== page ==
For George Wendt's recent Walt Disney World appearance, the theme park and studio constructed a mini-"Cheers" set.
All this saloon scenery was set up to make the roly-poly actor, who plays beer-guzzling Norm Peterson on NBC's eight-season hit, feel right at home. On a bar stool, of course.But the pretzels and beer were fake - plastic props actually. And when Wendt come out on stage he blew up his portly face like a balloon as he picked up the stein for a toast.
"Hey, everything's glued!" he said of the solid beer inside the mug and dish of pretend pretzels.
Welcome to Disney, where all is fake, Norm.
Later, meeting with fans outdoors at the Hollywood Theater of the Stars, Wendt told onlookers he has been to the Boston bar, the Bull & Finch Pub, that "Cheers" is based on. He added the "Cheers" cast will even spend a few on-location days there this fall.
"But I don't like to think of it as the real `Cheers' bar," said Wendt. "I think of it as the bar where the owner made a billion dollars off of our show."
Then, talking about his plum Norm role, Wendt said, "The writers do all the work. We (the cast) just goof around."
But Wendt, relaxing during a half-hour interview, hardly gave the impression that he's a goof-off. In fact, he said he's quite concerned about playing a TV character who sets a bad example.
Wendt doesn't endorse Norm's behavior. Sitting in a pub all day, he said, is "not a pretty picture."
"Groups such as MADD (Mothers Against Drunk Driving) tell us we're promoting drinking," he said. "But I think `Cheers' shows responsible drinking. If anything, Norm is an indictment of what hanging out in a bar can do for you. He has a miserable relationship with his wife, he can't hold a job and he's overweight."
It was rather startling to hear Wendt so reflective about his barfly Norm character, who cracks jokes with a gifted ensemble cast led by Ted Danson (as bartender Sam Malone) and Kirstie Alley (as the manager, Rebecca Howe).
Not that Wendt was serious all the time he played at Disney. The man who has earned six Emmy nominations for his role on "Cheers" quipped, for instance, that his performance on the sitcom takes "research, research, research. But then I'm a consummate actor that way."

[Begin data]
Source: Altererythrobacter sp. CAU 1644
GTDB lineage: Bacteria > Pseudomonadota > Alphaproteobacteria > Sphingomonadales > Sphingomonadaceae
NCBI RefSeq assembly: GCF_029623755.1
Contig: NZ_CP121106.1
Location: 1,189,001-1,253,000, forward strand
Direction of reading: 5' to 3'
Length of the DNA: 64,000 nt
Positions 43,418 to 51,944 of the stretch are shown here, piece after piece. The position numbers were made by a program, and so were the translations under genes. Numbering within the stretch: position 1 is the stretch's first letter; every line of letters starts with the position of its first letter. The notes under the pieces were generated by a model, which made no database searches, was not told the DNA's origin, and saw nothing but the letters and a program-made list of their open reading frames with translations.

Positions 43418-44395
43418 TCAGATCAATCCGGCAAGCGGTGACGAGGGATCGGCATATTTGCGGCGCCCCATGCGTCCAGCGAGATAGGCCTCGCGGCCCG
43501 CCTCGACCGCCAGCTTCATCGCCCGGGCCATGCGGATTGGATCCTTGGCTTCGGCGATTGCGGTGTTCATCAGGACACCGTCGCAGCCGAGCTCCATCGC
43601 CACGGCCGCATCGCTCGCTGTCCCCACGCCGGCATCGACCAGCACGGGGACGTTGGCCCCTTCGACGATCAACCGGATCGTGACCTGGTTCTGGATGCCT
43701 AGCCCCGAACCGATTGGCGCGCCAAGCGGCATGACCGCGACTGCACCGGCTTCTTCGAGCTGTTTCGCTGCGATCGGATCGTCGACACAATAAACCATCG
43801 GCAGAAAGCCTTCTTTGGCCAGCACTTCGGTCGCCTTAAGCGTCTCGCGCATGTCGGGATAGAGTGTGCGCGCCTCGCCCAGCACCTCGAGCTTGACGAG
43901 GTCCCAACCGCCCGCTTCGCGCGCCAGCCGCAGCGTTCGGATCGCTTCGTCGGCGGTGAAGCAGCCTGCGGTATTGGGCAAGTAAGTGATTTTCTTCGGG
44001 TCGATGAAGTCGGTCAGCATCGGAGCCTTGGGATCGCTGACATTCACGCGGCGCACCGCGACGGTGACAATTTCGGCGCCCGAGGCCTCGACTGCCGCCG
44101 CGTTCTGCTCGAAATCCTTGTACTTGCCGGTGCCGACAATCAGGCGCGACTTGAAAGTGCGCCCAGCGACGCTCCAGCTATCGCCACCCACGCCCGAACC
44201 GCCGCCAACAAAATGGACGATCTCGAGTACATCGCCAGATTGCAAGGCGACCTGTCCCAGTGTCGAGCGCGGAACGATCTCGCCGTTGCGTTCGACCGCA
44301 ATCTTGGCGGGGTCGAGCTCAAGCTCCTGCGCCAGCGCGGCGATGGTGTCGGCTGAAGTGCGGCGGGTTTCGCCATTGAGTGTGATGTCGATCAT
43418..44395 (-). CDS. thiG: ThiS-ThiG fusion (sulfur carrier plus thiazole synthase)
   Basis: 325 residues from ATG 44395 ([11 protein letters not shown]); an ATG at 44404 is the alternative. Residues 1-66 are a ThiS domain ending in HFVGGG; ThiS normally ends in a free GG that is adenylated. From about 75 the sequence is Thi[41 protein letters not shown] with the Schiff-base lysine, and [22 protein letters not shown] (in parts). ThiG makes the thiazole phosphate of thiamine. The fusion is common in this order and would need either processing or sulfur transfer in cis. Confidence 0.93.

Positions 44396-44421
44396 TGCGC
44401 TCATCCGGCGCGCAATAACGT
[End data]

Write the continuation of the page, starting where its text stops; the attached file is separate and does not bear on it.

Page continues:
"Cheers," which started its new season last month, ended last season as television's No. 3-rated program, and captured an Emmy in 1989 as outstanding comedy series, a rare feat for such a vintage program.
As for "Cheers" parallels with his real life, Wendt, 40, said he doesn't go to a neighborhood hangout to down a few brews. Besides, he thinks the tavern shown on Cheers is "too brightly lit" for a neighborhood bar. And he also finds it odd that Cheers customers appear to be there all day long.
One thing Wendt has in common with Norm is a love of sports. The actor grew up on the south side of Chicago, so his favorite teams are the White Sox, the Bears and the Blackhawks. Plus, he's an avid fan of Notre Dame teams, where he dropped out as a student. (He did, however, earn a degree in economics from Rockhurst College in Kansas City.)
So what's up for Norm in '90? His curly hair wet with perspiration from appearing in a Disney parade, Wendt revealed that the character loses his financial interest in a restaurant, the Hungry Heifer, this season.
The Cheers crew is also dealing with the arrest and sentencing on cocaine charges of Kelsey Grammer, who plays the deadpan psychiatrist Dr. Frasier Crane. Wendt said that Grammer has been on the Paramount set for the first four episodes of the new season, but adds: "He's under house arrest now, allowed to only go out to work. He (Grammer) has a great attitude about it, though. If our rehearsing runs over, he kids the writers that he has to be home by midnight."
When he's not downing a few on Cheers, Wendt is pursuing fairly literate projects, such as a satiric musical revue he produced with his wife, Bernadette Birkett, who played Jackie Schumaker on the canceled "It's The Garry Shandling's Show."
Wendt's work recently involved the role of Oblomov, a character in 19th century Russian literature, for which he traveled to Moscow for a BBC TV drama.
He's also been in his share of silly movies, including "Fletch," and the bomb horror film "House," but his latest movie, which will be released this Christmas, is about the relevant issue of censorship. Starring Robert DeNiro, the film is tentatively titled "Guilty By Suspicion."
But Wendt's meat-and-potatoes job is Norm. On the set, he doesn't have to worry about swilling suds because the brew used is of the non-alcoholic variety.
"I used to drink it like a real trouper the first year," he said of the beverage that flows on tap at "Cheers."
Now, he says, he sips the pretend stuff, which is given its lasting foam by adding salt. "It tastes disgusting."